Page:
The findings of a feasibility study for a nuclear power station in Sichuan province will soon be submitted for approval to the National Development and Reform Commission, the official in charge of the project said Tuesday.
"Construction of the station will begin once we have received approval, and will take about five years to complete," Zhao Hua, head of the Nuclear Power Institute of China, told China Daily.
The facility will cost about 25 billion yuan ($3.7 billion) to build and will have an installed capacity of 4 million to 6 million kWh, he said.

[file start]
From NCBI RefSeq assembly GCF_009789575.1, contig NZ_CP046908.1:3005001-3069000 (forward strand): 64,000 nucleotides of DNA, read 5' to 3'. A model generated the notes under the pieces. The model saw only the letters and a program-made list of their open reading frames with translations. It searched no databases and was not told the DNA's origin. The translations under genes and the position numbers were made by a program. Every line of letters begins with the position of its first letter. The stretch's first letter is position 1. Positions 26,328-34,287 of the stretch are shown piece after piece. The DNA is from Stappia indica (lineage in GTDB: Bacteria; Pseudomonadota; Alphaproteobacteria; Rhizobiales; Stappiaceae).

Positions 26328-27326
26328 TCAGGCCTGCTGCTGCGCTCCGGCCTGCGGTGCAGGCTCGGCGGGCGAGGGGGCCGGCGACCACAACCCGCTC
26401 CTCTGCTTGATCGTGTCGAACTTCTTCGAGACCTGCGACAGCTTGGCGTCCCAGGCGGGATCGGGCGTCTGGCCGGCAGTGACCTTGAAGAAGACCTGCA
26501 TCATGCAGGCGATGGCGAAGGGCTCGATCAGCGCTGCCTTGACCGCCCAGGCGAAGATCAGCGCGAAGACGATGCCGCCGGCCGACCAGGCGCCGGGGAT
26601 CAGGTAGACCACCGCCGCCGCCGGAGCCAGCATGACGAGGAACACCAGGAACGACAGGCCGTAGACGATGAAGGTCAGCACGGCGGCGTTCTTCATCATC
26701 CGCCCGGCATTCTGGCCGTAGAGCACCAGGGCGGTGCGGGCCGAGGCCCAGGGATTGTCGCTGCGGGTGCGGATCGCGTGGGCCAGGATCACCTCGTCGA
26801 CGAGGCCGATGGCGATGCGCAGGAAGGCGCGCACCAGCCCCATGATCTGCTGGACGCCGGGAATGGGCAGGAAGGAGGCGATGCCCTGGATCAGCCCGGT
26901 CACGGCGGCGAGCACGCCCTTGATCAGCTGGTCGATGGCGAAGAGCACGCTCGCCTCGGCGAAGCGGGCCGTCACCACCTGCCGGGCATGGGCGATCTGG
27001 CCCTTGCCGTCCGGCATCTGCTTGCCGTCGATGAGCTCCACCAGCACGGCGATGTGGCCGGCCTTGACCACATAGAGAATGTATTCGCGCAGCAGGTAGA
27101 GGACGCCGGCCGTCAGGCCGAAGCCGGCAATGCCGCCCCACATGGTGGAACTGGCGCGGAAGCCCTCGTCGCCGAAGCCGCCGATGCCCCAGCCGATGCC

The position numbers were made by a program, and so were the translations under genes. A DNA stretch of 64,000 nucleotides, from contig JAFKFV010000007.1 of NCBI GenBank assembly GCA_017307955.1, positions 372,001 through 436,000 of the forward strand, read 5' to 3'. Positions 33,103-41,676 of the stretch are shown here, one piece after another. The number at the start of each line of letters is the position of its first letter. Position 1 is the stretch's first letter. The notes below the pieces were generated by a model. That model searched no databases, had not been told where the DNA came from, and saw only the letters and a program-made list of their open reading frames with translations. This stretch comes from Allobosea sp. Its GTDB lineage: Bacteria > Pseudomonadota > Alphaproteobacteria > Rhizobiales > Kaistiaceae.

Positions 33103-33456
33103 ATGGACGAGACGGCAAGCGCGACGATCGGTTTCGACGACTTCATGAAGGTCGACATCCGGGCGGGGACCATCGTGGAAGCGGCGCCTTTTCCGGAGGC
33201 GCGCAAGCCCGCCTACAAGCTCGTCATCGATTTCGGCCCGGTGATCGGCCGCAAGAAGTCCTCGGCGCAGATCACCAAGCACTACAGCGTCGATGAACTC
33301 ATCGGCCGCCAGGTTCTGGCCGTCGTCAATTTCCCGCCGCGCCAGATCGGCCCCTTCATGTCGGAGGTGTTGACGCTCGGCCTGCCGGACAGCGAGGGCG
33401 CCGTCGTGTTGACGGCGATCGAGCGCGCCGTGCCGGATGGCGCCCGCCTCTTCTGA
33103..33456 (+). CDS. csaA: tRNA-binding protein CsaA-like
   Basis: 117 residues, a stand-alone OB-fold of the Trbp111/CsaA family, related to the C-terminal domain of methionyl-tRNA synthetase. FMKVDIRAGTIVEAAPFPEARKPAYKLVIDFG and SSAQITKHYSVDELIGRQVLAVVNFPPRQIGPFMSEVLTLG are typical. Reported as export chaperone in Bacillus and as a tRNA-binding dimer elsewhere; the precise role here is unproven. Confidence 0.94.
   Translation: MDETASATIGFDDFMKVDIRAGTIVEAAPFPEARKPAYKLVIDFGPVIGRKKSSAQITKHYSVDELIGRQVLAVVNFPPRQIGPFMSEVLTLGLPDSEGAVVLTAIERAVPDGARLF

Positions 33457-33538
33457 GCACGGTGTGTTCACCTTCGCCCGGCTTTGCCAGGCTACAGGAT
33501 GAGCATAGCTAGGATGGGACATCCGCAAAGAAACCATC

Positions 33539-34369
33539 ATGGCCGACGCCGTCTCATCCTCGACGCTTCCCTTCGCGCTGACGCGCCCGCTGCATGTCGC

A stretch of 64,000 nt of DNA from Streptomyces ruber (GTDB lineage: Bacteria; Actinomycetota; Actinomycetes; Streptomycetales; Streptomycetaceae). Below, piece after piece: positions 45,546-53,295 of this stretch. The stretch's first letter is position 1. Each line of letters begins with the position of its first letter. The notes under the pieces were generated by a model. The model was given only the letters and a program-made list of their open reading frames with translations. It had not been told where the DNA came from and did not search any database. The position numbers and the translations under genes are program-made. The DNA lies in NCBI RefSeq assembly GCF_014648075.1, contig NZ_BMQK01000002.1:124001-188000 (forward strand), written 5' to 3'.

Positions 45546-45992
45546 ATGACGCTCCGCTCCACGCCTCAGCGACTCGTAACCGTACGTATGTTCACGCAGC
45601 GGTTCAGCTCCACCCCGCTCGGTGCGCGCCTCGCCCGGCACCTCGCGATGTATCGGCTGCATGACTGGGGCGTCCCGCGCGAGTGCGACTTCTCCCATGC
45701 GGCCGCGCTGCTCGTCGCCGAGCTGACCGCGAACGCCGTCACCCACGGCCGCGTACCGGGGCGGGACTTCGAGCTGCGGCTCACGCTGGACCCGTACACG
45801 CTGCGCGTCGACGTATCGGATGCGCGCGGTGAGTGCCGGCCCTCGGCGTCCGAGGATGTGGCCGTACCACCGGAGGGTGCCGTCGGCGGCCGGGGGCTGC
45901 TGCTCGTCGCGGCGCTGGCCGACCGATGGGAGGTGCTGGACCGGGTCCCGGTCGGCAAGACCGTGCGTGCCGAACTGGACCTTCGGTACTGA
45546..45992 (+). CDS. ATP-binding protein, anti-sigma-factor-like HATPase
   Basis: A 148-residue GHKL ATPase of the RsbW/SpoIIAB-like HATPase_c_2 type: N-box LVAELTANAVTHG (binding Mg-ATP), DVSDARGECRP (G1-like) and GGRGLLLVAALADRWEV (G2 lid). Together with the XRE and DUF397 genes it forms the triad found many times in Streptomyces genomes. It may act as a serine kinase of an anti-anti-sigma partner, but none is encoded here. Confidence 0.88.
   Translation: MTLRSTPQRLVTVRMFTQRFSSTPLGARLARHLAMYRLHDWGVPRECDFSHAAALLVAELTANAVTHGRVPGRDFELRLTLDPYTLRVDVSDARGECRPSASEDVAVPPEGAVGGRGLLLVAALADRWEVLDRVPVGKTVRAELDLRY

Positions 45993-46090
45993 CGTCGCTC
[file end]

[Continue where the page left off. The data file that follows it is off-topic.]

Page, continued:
Last year, a team of experts visited the village of Sanba in Sichuan, the proposed site for the province's first nuclear power plant.
The team revisited the site after the May earthquake, and reported its geological structure was sound, Zhao said.
"There was no signs of any subsidence or landslips," he said.
Li Chongxi, deputy secretary of the Sichuan provincial committee said the development of nuclear power is necessary to fuel Sichuan's rapid economic development.
Currently, about 68 percent of the province's energy comes from hydropower.
However, although Sichuan has the largest exploitable hydropower resource in China, it still experiences shortages in the dry season, he said.
As home to the Nuclear Power Institute of China, the Southwest Electric Power Design Institute, Dongfang Electric and Yibin Nuclear Fuel Plant - all leaders in their fields, Sichuan has all the right conditions for the development of nuclear power, Li said.